09:30 The gastrocnemius will become hypertonic.

    09:34 It will become tight. It’s going to respond pretty severely to plantar fasciitis.

    09:41 When we treat the gastrocnemius, I generally have the patient lie supine.

    09:45 I sit at the side of the bed grabbing the gastrocs, both heads of the gastrocnemius, putting my hands on the side under the gastrocnemius trying to separate it because generally you get some ropiness and you are able to separate it. Then I massage them, do some lymphatic pump and just trying to loosen up the muscles.

    10:05 I generally put the force on the whole muscle, on the whole body of the muscle loosening up when I get to the aponeurosis because I don’t feel you get much more benefit from that.

    10:14 The pressure is maintained the whole time.

    10:17 You’re massaging the muscle, and waiting, and measuring, and monitoring the gastrocnemius for a release and for hypertonicity to go away. So you want to do this until you feel some comfort in the patient.

    10:35 You feel increased motion. You don’t feel the tightness in the muscle.

    10:39 You look to make sure that you haven’t developed asymmetry, if there’s no swelling, no restriction, no tenderness or dysfunction.

    10:46 Then I move down to the foot. When I move down to the foot, I generally use myofascial release. Again, having the patient supine and letting me sit at the table and grab the foot and use the foot and initiating motion is generally the most comfortable.

    11:03 I use my thumb in order to get enough pressure to push down on it, which often feels very uncomfortable for the patient.

    11:09 Some doctors will put an X where their thumbs are so they know they’re keeping it in the same place and know the area of concern and go back to the same place.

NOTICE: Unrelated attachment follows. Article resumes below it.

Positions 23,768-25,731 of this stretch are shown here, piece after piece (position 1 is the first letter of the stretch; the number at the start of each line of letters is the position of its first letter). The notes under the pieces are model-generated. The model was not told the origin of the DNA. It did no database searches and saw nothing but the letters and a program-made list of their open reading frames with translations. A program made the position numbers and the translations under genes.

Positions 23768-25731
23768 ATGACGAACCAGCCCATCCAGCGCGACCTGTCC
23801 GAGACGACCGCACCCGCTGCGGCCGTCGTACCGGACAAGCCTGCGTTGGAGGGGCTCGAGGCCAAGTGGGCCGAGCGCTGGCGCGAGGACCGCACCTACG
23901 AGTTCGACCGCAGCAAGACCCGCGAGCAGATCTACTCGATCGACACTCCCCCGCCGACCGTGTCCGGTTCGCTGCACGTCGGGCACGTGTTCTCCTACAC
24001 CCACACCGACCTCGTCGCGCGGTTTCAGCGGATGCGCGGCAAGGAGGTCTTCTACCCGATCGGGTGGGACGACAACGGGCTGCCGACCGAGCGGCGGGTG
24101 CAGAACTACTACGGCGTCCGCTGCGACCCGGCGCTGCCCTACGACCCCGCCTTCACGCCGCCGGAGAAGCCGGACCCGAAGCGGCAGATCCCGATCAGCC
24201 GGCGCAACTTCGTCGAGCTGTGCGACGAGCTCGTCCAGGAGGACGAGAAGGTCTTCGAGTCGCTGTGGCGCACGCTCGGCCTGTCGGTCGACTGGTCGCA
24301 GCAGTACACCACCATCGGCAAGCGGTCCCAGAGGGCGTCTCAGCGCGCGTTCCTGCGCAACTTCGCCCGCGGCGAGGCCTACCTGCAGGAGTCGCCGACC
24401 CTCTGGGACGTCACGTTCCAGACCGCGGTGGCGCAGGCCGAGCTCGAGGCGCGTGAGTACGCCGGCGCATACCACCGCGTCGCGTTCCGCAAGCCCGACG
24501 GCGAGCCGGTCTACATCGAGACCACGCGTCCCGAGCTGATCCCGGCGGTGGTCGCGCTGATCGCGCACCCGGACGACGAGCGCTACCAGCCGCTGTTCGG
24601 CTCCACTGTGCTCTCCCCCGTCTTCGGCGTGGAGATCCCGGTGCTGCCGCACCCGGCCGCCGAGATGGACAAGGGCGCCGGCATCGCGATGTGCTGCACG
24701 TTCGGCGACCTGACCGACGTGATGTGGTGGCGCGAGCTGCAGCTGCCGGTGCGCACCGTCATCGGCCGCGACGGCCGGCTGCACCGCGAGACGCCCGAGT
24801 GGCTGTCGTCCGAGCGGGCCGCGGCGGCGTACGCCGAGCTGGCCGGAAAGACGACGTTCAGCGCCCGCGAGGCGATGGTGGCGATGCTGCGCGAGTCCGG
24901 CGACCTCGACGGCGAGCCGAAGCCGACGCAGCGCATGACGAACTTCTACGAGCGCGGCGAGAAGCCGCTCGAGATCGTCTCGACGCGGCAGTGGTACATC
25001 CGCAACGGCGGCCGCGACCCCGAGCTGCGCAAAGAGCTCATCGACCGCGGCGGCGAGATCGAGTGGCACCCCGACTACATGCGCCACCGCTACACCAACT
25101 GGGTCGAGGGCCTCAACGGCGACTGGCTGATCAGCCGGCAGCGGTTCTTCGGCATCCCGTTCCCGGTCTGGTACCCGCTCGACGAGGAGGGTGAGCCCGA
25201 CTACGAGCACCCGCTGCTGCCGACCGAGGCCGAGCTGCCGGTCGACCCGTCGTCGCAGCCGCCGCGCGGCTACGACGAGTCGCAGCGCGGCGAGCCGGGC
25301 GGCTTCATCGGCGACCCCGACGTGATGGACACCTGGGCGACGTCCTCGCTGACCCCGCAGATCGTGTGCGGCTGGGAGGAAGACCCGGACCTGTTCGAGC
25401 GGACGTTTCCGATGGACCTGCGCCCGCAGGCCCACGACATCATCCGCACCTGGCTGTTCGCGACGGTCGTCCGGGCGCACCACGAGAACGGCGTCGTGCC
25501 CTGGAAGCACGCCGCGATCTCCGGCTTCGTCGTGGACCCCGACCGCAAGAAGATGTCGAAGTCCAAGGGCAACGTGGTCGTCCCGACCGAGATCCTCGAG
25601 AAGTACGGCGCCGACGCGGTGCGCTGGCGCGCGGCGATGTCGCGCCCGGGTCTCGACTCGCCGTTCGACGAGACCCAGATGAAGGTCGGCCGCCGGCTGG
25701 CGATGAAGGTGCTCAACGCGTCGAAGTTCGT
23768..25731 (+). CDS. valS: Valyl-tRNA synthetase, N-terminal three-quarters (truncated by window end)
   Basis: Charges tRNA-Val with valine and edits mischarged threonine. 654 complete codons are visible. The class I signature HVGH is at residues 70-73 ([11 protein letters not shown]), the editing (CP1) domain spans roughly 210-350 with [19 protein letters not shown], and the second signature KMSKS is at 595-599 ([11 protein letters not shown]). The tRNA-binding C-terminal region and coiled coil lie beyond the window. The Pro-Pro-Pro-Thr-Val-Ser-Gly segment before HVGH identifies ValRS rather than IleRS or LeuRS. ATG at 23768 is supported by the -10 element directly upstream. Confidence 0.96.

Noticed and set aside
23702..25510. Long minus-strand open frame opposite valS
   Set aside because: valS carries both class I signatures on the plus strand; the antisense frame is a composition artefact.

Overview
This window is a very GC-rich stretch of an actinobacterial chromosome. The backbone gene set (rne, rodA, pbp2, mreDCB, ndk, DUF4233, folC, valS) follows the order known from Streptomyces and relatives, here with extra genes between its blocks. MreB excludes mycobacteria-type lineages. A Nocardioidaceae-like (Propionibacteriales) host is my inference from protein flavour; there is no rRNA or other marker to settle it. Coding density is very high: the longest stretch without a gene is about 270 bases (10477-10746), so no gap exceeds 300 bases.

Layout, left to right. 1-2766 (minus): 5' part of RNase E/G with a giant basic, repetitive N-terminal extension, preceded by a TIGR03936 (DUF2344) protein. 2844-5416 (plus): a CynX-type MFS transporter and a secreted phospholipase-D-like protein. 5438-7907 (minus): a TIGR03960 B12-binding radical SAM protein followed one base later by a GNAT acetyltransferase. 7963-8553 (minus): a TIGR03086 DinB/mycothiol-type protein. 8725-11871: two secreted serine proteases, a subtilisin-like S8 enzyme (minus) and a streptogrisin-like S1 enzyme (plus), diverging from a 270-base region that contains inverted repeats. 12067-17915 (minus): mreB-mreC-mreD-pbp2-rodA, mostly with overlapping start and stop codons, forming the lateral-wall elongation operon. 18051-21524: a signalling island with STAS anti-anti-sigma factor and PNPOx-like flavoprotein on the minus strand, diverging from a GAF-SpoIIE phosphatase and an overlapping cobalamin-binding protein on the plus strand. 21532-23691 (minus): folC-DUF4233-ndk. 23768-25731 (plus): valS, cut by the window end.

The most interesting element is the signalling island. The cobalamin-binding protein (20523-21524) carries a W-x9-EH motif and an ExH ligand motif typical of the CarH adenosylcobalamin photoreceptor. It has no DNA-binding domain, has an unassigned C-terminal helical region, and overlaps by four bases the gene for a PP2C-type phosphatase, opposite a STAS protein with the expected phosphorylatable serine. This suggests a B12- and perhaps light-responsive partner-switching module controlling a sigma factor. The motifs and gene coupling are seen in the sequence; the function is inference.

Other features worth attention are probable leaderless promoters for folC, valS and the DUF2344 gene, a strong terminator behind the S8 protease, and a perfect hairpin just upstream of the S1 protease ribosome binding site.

11:18 Once you’ve got the foot aponeurosis covered and you’re trying to massage the plantar fascia, you continue with the pressure until you hit a barrier.

    11:28 Once that barrier is met, then you’re trying get it released with gentle internal and external eversions, just moving the foot.

    11:37 When you do move it and you are able to move it, you will feel some release by the patient and an increased ease of motion.

    11:45 You want to repeat both sides because one-third of the time, you’re going to have it on both feet and you want to make sure you monitor and are aware of what’s going on.

    11:54 Again, always reassess at the end of a treatment to make sure you can tell what effect the treatment has had.

    12:01 If you feel uncomfortable doing myofascial release, strain counterstrain can be done in the foot.

    12:06 Again I gave you the two points.

    12:09 One of the problems with strain counterstrain is there isn't as much motion in the foot.

    12:14 Generally, you find the counterstrain point and then you move the foot until you have that 70% relief of the pain.

    12:21 Without much motion you’re going back and forth in the same direction quite a bit.

    12:26 But that’s okay. Find the area of ease and then hold it.

    12:30 Here are the ankle counterstrain points. One is anterior to the calcaneus.